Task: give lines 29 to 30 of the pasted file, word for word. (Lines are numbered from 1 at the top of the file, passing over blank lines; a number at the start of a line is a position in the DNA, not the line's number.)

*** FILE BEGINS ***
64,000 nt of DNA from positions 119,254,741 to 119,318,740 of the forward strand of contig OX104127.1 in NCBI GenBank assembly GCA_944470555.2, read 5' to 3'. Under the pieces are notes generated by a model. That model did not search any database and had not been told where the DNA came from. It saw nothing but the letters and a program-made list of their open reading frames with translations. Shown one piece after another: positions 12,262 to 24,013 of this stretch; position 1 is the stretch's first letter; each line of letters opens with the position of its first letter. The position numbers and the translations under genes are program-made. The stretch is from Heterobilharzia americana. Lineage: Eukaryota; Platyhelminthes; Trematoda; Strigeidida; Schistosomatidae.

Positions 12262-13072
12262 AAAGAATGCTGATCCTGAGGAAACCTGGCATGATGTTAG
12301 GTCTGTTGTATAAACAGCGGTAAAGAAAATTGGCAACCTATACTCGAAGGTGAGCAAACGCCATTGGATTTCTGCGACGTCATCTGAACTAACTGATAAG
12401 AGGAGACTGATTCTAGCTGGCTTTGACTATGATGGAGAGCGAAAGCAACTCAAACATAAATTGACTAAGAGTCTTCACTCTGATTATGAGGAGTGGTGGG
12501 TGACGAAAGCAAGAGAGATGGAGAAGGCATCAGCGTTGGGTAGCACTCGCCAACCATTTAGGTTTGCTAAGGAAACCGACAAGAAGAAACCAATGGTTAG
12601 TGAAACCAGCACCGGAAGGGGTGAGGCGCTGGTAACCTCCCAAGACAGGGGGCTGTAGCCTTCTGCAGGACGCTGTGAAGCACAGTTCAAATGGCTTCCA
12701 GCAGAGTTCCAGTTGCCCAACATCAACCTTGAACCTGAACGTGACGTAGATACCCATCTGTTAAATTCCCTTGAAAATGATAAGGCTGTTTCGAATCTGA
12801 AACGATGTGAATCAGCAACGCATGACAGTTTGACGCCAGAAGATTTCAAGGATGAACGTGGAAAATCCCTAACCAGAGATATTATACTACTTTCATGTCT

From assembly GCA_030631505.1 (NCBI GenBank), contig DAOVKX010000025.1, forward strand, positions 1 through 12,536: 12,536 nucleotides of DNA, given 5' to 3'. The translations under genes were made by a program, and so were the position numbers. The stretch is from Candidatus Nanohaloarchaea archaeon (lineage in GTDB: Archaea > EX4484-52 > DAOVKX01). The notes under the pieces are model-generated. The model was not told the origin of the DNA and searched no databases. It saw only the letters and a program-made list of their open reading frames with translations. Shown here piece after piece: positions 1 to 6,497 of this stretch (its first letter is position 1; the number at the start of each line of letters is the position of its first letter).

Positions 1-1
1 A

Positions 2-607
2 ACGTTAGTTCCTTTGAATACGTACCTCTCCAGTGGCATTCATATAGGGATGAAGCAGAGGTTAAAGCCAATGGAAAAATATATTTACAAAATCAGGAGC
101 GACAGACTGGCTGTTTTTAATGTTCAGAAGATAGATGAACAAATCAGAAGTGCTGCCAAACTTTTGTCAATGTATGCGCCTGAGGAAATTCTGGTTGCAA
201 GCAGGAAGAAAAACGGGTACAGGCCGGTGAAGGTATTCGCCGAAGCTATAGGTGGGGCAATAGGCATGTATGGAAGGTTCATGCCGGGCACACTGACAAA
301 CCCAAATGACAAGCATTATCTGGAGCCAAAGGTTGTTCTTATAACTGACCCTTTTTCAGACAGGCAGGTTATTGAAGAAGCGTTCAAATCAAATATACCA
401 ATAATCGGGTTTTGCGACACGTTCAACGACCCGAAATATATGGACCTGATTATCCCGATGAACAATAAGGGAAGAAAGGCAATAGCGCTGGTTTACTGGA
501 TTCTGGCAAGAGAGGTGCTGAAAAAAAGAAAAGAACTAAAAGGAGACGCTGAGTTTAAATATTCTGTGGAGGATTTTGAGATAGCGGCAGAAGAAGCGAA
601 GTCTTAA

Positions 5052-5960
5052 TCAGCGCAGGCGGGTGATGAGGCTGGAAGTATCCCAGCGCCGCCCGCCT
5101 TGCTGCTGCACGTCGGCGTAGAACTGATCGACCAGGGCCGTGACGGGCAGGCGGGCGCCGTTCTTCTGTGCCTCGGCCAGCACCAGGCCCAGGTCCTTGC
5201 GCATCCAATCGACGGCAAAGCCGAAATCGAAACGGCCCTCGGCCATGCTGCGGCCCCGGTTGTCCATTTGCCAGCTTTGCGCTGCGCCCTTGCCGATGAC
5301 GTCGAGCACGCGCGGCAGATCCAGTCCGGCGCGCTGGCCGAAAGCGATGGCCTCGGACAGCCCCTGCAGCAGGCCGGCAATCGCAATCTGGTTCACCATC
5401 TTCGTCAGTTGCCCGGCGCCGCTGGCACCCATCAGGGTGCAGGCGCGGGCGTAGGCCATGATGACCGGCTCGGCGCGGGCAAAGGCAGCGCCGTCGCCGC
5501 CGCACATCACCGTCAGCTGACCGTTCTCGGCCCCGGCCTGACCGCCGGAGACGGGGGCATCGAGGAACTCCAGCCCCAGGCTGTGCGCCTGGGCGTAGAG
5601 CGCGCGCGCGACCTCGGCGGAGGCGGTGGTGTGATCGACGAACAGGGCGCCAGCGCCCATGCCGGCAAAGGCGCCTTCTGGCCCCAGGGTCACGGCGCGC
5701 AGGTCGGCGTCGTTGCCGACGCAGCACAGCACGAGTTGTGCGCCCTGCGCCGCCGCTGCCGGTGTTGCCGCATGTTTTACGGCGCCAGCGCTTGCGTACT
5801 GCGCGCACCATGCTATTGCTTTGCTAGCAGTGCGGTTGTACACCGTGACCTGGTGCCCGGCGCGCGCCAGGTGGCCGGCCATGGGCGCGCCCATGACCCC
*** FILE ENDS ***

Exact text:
5701 AGGTCGGCGTCGTTGCCGACGCAGCACAGCACGAGTTGTGCGCCCTGCGCCGCCGCTGCCGGTGTTGCCGCATGTTTTACGGCGCCAGCGCTTGCGTACT
5801 GCGCGCACCATGCTATTGCTTTGCTAGCAGTGCGGTTGTACACCGTGACCTGGTGCCCGGCGCGCGCCAGGTGGCCGGCCATGGGCGCGCCCATGACCCC